“Just my luck, I packed all this tasty Stoat Chow and have no friend to share it with.”

Weasels, Minks, Ermines and so forth are calorically venal. Any critter who can eat half his/her body weight in a day is the sort of individual that a Free Lunch appeals to. The Weasel’s head popped over the cover of a Sadiefinger shrub at the edge of the clearing. I had Stoat Chow in the pack because I knew about the lurking Weasel population in the Enchanted Wood beforehand. Chalk it up to Mysterious Ways, which Universe Creators often (but cannot always) use in lieu of plausible explanations.

“Well, hello there, little friend,” I said, feigning surprise, “would you like to join me for a delicious lunch?”

Just like everyone and -thing else in Sargun Springs, I am racking up a sizable debt with the Bank of Universal Reality. Like when, say, Pong emits a long string-like tail then goes up and down it as though he were a yo yo, before dropping behind the horizon at 6 P.M., a Universal beancounter marks the impossible event and charges it to Pong’s account. My Creator informed me of this long ago. To which I replied “So?” To which she had no reply other than to mumble something inarticulate about checks and balances. Still, all the debt traces back to her, so it’s her problem. I suggested that she forward the charges back to whoever made her.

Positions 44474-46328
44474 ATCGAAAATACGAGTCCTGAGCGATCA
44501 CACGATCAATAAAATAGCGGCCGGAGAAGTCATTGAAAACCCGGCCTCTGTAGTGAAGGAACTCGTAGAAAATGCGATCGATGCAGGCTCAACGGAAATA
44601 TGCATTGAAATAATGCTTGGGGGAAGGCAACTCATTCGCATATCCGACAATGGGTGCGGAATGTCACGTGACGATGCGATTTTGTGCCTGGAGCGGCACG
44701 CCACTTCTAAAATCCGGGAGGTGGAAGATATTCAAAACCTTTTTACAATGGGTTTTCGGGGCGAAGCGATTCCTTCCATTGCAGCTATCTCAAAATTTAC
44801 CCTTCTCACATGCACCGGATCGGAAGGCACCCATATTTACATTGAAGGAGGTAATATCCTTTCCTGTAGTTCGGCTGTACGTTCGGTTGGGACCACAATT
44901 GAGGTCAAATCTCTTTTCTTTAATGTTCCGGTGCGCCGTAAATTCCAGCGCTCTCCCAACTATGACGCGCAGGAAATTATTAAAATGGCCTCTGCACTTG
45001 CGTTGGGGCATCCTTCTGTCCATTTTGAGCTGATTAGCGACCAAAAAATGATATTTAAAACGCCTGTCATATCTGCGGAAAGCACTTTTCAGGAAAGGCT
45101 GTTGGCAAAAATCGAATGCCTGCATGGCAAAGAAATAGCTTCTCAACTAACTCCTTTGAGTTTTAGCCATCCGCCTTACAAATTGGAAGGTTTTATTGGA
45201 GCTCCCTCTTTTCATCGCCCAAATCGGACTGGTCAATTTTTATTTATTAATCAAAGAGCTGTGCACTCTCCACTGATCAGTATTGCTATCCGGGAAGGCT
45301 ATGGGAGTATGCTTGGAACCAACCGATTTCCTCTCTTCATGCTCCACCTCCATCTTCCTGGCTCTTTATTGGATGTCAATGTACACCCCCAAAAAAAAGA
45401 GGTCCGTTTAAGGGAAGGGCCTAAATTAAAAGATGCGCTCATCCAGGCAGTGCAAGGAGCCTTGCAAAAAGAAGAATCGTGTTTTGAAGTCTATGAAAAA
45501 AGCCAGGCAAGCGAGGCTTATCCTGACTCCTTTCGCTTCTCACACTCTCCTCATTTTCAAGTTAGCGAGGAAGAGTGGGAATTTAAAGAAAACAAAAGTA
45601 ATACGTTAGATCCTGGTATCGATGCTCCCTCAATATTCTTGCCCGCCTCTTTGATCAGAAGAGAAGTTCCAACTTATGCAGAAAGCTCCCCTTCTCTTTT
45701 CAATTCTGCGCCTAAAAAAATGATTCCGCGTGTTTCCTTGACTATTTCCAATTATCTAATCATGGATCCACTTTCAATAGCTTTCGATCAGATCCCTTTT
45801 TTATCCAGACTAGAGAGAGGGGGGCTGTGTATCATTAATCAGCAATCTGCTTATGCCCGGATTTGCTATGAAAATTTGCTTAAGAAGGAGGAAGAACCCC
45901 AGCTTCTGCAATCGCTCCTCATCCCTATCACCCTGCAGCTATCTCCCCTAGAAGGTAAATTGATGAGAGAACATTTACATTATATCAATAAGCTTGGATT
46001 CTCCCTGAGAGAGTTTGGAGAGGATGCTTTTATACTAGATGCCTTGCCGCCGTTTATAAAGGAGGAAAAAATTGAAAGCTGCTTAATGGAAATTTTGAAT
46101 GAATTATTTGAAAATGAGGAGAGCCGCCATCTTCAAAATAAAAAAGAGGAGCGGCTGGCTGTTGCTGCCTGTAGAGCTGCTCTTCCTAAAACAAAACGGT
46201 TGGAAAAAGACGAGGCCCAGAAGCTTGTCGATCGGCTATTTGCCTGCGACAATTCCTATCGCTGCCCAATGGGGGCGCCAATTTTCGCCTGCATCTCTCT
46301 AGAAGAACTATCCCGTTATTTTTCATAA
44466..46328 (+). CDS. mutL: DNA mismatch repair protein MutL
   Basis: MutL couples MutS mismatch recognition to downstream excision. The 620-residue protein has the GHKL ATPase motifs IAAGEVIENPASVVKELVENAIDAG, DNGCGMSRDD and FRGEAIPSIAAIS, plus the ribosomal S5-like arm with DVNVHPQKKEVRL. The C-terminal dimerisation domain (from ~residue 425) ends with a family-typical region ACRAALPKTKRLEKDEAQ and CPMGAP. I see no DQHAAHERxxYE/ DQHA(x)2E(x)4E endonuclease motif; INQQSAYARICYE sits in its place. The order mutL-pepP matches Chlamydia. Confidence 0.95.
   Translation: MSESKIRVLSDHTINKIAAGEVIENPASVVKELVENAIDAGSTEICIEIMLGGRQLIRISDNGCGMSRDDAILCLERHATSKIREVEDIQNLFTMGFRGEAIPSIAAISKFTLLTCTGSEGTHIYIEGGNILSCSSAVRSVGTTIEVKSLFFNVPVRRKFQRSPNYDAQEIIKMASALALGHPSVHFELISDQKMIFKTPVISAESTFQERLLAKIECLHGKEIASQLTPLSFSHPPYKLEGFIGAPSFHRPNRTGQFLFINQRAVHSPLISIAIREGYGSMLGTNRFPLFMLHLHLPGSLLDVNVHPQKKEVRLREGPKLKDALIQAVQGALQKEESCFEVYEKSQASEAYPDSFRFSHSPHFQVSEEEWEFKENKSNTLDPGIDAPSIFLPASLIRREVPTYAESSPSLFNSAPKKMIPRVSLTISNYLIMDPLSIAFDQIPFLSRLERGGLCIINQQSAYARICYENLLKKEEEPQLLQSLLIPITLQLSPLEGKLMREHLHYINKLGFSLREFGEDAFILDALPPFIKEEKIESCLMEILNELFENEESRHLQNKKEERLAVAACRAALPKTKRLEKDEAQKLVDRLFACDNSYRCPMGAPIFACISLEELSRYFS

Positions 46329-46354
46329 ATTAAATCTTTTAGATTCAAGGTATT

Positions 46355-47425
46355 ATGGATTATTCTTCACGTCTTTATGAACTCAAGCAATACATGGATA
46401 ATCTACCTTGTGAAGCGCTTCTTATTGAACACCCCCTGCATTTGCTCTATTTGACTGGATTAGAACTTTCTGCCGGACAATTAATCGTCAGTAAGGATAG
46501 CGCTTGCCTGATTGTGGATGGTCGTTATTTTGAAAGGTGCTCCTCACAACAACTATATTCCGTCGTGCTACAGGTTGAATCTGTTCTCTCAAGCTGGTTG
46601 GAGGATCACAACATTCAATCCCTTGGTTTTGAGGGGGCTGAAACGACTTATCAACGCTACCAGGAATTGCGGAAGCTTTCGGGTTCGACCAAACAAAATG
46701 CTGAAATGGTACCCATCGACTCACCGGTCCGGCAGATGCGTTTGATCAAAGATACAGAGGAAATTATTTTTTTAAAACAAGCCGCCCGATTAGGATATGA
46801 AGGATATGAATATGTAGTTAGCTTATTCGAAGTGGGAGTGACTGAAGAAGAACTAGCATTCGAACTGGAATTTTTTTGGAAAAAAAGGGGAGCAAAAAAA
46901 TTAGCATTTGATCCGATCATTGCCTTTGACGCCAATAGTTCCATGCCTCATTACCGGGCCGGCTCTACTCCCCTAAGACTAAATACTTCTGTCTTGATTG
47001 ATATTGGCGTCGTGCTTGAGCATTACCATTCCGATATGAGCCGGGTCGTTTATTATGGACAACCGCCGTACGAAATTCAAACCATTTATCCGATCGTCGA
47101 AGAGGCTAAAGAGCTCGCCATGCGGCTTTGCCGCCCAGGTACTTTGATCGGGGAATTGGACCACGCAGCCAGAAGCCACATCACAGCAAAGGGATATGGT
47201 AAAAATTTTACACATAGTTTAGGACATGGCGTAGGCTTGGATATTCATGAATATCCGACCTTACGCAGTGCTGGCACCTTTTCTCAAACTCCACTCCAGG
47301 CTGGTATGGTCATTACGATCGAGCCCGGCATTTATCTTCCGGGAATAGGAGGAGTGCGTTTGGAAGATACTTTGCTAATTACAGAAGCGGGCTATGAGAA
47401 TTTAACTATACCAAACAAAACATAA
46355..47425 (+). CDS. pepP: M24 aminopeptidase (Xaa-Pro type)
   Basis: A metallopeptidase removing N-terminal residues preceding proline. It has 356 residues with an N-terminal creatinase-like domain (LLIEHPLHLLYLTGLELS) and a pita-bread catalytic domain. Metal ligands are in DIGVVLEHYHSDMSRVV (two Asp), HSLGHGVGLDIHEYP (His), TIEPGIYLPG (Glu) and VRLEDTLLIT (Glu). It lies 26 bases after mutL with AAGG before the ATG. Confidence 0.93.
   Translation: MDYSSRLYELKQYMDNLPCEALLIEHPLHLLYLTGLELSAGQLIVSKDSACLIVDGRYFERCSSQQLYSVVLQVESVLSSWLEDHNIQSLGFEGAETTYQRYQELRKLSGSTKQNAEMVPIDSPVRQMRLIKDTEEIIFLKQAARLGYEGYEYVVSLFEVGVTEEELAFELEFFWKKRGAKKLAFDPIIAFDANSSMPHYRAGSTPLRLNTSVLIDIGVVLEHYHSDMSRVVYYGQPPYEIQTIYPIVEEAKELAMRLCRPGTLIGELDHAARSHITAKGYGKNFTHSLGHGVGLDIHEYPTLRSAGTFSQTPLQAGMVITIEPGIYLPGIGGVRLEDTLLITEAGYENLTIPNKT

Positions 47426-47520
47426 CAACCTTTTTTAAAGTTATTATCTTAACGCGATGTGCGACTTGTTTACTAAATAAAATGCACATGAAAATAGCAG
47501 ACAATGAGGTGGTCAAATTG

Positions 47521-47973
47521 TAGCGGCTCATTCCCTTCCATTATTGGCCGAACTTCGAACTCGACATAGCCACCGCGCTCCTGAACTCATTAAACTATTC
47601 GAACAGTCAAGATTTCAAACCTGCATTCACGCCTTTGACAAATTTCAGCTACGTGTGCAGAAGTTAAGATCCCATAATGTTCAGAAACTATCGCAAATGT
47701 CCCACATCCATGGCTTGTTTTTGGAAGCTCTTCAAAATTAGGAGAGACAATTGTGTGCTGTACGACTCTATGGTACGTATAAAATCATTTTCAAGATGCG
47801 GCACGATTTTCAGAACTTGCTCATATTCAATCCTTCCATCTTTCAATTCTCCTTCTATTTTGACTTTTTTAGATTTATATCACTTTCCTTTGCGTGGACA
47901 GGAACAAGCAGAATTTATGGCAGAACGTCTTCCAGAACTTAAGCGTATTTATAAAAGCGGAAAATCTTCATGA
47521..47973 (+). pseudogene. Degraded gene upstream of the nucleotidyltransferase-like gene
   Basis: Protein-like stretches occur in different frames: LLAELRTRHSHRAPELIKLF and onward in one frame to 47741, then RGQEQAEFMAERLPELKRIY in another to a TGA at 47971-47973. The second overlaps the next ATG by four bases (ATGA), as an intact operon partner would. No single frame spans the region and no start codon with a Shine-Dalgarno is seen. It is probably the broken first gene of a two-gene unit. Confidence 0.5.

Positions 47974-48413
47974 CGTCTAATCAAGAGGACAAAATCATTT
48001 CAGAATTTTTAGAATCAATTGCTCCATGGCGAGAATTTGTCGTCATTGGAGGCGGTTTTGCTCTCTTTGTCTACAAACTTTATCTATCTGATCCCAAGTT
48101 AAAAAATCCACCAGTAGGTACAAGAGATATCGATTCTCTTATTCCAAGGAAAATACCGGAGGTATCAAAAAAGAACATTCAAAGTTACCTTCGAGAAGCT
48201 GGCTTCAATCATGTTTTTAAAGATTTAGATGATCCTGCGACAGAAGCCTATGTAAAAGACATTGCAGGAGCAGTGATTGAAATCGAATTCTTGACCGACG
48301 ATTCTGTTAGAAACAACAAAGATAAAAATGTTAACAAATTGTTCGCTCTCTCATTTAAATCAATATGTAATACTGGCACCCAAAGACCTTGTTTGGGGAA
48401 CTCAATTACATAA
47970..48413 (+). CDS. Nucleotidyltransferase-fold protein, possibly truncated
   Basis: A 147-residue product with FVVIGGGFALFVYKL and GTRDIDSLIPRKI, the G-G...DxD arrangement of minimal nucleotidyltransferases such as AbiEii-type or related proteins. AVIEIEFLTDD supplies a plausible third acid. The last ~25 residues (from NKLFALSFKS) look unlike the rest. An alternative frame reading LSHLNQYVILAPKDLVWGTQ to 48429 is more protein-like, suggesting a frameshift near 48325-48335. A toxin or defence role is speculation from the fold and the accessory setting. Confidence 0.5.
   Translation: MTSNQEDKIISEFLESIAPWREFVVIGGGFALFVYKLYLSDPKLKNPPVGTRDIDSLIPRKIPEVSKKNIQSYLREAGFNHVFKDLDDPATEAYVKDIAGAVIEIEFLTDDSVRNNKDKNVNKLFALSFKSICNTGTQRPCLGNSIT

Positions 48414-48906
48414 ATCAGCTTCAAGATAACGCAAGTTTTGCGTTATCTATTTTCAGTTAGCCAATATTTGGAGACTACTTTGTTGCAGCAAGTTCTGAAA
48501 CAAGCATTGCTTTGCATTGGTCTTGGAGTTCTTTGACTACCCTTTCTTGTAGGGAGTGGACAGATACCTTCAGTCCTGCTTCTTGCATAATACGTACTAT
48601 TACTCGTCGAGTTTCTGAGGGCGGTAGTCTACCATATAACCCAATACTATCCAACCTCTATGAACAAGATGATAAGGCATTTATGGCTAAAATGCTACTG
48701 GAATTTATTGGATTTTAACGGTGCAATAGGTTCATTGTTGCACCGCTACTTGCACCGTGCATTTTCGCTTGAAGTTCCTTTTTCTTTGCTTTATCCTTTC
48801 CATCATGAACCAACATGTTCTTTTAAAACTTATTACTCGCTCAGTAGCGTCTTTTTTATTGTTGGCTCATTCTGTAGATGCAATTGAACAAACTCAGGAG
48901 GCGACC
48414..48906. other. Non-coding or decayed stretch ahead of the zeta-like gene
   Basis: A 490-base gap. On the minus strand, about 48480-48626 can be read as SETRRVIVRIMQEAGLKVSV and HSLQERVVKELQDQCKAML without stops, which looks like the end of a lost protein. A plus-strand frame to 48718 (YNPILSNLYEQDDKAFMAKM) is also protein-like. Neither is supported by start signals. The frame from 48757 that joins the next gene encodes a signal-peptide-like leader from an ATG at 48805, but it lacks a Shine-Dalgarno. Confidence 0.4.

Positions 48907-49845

I mention this because the ingredients in Stoat Chow (mostly smoked Trout entrails and Duck eggs) though for real, are not culled from genuine sources. No Trout or Duck or any living thing was abused in any way (although all may be offended). “Magic” might be too strong a word for how the Stoat Chow I bribed the Weasel with came to be, but that’s up to you and whoever is totaling your own ledger to decide.

Weasels are proactive little gluttons. He/she bounded over and took the pouch of Stoat Chow I handed him/her without hesitation. I saw that he/she was also wearing a trench coat. The preceding sentences presented an issue that I needed to clear up before I went bonkers wondering if I was dealing with a male or a female.

“Hi, I’m Leila.”

“Penrose,” said the Weasel, speaking in a tone of voice, that, like the name, could go either way gender-wise.

Even in Saragun Springs, it is bad manners to inquire into someone’s sex. And when you consider that I actually created this Penrose, you’d think I’d know whether I was in the company of a Heasel or a Sheasel–but that pesky Free Will has a way of interfering with Mysterious Ways.

The residents of the Springs have one thing in common. Every last one of us is a well-mannered eater. No one gulps or gobbles (unless a Turkey) or slurps or behaves grossly with food, and we understand the concept of the napkin. ‘Tis rare on Earth to see a Stoat chew with his/her mouth closed, but it is the case here. Free Will allows for good things, too.

“So, gotta family? Any Weaselets? Do they chatter about Mom and/or Pop popping about?” This was my second to last go (albeit clumsy) at clearing up the he/she mystery. Figured that Penrose might say something about a husband or wife. I figured wrong.